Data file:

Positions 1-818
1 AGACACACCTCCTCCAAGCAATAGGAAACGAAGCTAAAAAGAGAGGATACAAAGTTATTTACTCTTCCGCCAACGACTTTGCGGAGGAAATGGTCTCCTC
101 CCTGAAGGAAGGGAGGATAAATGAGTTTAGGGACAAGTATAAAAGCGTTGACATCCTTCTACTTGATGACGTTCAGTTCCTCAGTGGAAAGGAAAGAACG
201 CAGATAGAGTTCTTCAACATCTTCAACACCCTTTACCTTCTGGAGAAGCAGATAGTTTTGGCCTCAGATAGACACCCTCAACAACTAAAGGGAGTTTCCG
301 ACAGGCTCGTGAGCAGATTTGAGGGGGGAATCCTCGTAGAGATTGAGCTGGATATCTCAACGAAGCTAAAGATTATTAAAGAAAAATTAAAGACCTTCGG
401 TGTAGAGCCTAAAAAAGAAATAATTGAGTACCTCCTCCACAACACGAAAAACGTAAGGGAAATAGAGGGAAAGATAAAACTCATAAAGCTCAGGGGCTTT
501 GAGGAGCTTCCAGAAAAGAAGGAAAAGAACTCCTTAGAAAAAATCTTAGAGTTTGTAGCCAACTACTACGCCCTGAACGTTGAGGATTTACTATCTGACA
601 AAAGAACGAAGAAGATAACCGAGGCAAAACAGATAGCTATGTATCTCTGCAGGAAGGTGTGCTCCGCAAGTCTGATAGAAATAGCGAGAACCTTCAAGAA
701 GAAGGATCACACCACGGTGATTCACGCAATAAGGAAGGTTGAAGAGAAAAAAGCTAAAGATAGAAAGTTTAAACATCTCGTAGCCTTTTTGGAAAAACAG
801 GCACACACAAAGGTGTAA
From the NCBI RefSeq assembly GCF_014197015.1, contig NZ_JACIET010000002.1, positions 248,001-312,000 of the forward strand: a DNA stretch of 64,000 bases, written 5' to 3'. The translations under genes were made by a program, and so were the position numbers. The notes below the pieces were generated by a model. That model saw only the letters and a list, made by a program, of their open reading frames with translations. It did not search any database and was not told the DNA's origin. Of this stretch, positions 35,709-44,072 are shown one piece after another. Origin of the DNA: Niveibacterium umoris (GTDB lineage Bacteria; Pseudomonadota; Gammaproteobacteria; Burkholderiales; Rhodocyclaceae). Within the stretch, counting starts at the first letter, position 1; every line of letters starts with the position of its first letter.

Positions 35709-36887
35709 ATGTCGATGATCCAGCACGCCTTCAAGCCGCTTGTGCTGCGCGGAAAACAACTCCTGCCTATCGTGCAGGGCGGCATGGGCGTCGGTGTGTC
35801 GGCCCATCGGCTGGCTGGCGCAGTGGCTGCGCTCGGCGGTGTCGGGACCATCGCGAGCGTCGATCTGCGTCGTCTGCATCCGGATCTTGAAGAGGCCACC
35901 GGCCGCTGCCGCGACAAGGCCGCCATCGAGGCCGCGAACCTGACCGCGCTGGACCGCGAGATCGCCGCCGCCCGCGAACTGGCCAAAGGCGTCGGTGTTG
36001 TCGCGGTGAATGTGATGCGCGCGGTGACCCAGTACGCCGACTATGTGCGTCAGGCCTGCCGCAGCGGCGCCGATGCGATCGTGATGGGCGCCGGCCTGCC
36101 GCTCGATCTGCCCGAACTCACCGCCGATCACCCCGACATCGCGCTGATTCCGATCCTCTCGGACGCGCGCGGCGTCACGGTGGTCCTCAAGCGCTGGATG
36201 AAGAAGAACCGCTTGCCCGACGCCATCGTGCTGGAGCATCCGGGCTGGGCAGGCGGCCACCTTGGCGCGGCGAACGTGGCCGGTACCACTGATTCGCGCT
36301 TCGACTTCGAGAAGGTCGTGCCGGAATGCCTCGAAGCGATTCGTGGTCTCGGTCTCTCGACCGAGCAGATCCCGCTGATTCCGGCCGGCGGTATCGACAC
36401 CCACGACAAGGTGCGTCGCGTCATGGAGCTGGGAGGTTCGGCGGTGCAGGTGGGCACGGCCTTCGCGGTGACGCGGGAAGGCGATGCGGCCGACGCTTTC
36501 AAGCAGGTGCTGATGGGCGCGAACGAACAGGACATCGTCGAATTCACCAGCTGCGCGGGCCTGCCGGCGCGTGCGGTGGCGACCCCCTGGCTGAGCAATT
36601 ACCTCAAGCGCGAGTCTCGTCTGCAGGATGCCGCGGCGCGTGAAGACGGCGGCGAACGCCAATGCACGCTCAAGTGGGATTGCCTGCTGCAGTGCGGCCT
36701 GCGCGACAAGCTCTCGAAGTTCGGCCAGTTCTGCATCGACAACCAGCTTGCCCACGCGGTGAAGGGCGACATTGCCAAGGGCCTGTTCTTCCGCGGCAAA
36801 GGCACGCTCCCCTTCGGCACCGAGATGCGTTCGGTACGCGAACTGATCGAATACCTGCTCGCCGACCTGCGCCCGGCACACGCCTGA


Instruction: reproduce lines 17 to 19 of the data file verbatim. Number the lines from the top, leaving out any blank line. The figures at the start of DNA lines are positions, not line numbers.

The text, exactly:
36101 GCTCGATCTGCCCGAACTCACCGCCGATCACCCCGACATCGCGCTGATTCCGATCCTCTCGGACGCGCGCGGCGTCACGGTGGTCCTCAAGCGCTGGATG
36201 AAGAAGAACCGCTTGCCCGACGCCATCGTGCTGGAGCATCCGGGCTGGGCAGGCGGCCACCTTGGCGCGGCGAACGTGGCCGGTACCACTGATTCGCGCT
36301 TCGACTTCGAGAAGGTCGTGCCGGAATGCCTCGAAGCGATTCGTGGTCTCGGTCTCTCGACCGAGCAGATCCCGCTGATTCCGGCCGGCGGTATCGACAC